Monday, October 24, 2005

Photos and weekend stuff

Friday night, I had a dream about buying records, so I woke up Saturday morning with an irresistable urge to go music shopping. I went to Amoeba and bought the Dangerdoom CD, the collaboration between MF Doom and Dangermouse. Most of the lyrics are about Adult Swim characters, and the voices of those characters appear in skits and samples throughout. It's fun, but not really great. Danger's beats are sort of hit-and-miss--about half of them are memorable. But some of the lyrics are truly great. The best track is "Space Ho's," Doom's dis track toward Space Ghost, demanding his own late-night talk show:

How they go an' give his own show to Tag Ghostal
When any given sec, he may go mad postal
Stay wavin' that power hand space cannon
Even talk bad up in the face of Race Bannon

I love that internal rhyme, "face of Race Bannon." Also...

And since when the way backs included Zorak
Play back to when he rubbed his thorax in Borax, floor wax

Awesome. I came close to getting the King Gheedora CD instead, but I decided I should get the new one. I also picked up The Funky 16 Corners compilation, and Brian Eno's Here Come The Warm Jets. The Eno album is amazing, kinda like the cool version of Bowie. I've gotten to like Bowie much better in recent years, but Eno is like everything good about glam-era Bowie, plus everything Bowie was missing.

When I got back, we cleaned up the back yard in anticipation of our Halloween party, then went to the pumpkin patch, and finally to Target for candy, decorations, and stuff. I got this great snow globe:

It's cool, but homey. I took the sticker off the back and tried to get a better picture, but none of them turned out as well as this. We also got a new bunch of Christmas lights to string around the back yard, but in the process of hanging them we cut down a bunch of vines and ultimately left the yard looking worse than it had looked before we cleaned it up.

There's this church in our neighborhood that always has these crazy non-sequitirs on the sign announcing the sermon. One of these days I'm going to have to go, just to find out what the hell these sermons are like.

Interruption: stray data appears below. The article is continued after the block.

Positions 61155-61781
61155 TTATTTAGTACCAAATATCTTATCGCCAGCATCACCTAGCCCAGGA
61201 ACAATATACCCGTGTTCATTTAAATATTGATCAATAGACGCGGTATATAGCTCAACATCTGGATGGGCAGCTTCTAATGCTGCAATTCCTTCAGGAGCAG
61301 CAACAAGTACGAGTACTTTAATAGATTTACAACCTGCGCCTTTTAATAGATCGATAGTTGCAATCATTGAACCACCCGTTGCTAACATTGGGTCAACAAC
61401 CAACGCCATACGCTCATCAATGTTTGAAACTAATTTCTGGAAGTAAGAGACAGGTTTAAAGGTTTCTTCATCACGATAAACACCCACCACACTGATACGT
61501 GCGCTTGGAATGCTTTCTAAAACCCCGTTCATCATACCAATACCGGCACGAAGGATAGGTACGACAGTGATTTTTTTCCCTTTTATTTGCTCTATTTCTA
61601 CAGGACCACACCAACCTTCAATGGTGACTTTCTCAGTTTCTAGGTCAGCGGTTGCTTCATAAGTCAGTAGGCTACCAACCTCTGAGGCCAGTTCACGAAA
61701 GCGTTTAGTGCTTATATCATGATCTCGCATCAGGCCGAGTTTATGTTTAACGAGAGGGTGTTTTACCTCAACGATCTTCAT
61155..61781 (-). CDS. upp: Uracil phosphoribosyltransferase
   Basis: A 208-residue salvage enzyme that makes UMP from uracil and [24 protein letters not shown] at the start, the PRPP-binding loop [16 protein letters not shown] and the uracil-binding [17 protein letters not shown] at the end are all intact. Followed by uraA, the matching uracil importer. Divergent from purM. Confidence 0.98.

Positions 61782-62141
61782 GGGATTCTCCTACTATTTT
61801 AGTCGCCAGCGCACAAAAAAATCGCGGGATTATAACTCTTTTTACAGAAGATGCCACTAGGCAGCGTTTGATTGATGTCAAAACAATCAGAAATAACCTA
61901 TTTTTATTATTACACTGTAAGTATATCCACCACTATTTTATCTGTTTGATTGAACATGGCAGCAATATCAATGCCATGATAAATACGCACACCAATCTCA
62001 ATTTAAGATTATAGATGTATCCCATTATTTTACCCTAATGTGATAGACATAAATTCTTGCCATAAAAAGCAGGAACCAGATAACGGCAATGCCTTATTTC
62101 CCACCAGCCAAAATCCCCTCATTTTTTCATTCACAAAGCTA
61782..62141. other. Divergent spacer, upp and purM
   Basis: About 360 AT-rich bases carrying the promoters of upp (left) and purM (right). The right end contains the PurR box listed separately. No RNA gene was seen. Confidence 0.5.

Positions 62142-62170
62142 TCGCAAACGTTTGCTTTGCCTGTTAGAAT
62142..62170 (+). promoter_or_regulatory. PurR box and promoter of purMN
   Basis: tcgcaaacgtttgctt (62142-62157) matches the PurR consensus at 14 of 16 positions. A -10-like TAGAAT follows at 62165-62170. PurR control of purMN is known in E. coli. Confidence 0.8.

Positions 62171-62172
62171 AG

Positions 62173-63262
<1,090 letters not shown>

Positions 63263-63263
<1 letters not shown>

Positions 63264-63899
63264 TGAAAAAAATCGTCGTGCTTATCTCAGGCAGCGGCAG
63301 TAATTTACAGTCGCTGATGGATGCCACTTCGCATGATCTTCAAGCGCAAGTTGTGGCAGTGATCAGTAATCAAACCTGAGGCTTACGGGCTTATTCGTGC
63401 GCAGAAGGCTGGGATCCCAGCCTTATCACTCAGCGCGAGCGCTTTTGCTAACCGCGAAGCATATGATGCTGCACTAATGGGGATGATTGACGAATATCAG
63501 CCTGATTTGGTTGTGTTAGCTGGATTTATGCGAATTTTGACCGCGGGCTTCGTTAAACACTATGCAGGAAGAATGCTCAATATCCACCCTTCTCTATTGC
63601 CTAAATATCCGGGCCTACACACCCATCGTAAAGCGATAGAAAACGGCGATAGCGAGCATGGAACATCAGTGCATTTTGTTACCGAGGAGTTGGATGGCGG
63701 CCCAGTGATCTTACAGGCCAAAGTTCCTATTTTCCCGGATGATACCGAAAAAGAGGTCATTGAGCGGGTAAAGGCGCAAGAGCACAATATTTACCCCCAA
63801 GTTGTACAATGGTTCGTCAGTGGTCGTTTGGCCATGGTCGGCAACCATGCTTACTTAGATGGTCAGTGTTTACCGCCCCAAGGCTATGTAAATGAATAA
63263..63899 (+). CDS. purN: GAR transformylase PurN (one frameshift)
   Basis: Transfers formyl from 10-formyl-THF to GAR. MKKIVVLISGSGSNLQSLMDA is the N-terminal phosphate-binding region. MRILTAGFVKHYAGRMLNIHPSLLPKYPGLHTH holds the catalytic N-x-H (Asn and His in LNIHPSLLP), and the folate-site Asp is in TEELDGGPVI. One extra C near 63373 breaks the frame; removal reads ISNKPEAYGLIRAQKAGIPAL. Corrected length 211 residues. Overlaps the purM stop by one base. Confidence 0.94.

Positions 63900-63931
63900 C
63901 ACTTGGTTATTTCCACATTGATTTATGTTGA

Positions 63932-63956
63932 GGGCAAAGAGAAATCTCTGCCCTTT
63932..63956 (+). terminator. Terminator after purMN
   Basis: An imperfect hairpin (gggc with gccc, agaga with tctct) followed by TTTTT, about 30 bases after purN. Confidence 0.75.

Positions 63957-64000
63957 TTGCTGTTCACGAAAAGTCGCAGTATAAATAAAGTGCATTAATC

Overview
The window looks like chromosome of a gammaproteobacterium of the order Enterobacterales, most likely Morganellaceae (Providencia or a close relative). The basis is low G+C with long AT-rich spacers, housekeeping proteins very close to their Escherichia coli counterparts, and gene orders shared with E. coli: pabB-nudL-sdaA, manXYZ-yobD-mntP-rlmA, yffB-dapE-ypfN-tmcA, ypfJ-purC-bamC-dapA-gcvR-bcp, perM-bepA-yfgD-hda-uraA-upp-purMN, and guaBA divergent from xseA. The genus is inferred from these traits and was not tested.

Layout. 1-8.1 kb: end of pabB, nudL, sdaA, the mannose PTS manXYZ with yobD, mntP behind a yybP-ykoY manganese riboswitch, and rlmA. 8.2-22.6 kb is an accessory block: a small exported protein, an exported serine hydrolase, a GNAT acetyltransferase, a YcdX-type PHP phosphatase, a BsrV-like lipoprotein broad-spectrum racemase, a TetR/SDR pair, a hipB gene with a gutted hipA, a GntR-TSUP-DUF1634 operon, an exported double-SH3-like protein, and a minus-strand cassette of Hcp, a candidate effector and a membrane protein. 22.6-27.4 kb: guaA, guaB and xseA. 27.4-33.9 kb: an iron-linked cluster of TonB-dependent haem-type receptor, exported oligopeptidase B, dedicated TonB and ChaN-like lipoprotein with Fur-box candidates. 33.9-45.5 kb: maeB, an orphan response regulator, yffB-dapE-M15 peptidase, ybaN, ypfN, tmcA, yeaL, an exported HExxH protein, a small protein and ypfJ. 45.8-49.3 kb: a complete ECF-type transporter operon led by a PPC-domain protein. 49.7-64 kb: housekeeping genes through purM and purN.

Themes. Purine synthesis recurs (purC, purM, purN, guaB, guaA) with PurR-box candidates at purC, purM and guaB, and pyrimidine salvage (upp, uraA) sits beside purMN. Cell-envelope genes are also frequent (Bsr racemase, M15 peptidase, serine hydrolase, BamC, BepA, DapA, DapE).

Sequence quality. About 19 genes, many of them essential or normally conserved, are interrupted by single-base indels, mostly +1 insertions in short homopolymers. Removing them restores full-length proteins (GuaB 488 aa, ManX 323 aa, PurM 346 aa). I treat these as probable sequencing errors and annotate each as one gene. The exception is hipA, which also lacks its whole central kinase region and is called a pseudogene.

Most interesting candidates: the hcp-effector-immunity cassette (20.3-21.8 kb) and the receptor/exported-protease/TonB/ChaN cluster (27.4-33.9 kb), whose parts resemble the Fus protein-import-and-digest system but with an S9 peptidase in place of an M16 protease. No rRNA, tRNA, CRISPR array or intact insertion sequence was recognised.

One more. This is looking from where I lie on the bed. You can see through 4 doorways (one at right angle to the others), leading from the bedroom to the hallway, living room, dining room and kitchen. I don't think it came out as well as I was hoping, but you can see what I was going for. You can see my dog's tail at the bottom there.

Friday, October 21, 2005

Wake-Up Call #9,758

Q: Why are western journalists, such as David Frost, choosing to go work for Al-Jazeera?

A: "They see it as an opportunity to get around some of the censorship that they feel in covering the war and other issues in the Western media."

The Special Election

How I'm voting on some of the props:

Prop 74: Yes. This is the one that changes public school teachers probationary period from 2 years to 5 years. Let me start by devil's advocating against this: it's being dishonestly sold as lengthening the time it takes teachers to receive "tenure." Public school teachers do not receive tenure, as we know it. It's much closer to a probationary period in a private sector job, although teachers still have a right to be told the reasons for dismissal, and a right to a hearing if they are fired before the end of the period. They can also have their annual contract not renewed during this period (a seperate idea from being terminated during the school year), with no explanation necessary or appeal granted. This sounds like a great arrangement if you believe principals only fire teachers for doing a bad job, and a horrible arrangement if you believe all teachers are competent and try their best.

Having said all that, I know from experience and anecdote how difficult it is to get rid of a public employee who doesn't want to go. And I know how bad some of the public school teachers are, and how important it is to have good teachers. So the pros outweigh the cons for me here. I also see this as a legitimate use of the initiative process, since union pressure makes something like this virtually impossible to push through the legislation.

Prop 75: Hell No! This is a union-busting law, no two ways about it. Requires union employees to give the OK to have their dues go toward political campaigning. In other words, an attempt by Republicans to strip political power from their opponents. Plain and simple. I was against this even before the LA Weekly pointed out that "These workers currently can opt out of paying their union to do political lobbying and campaigning. Under Proposition 75, they would have to opt in." I love how the campaign ads for this measure have union employees saying "It's not fair for my money to go to causes I don't believe in." The only causes and candidates unions are supporting are ones that benefit the workers! That's their whole fucking purpose! When Arnold wants to pass a law that would require shareholders to sign off on having a corporation's money go to political campaigns, let me know.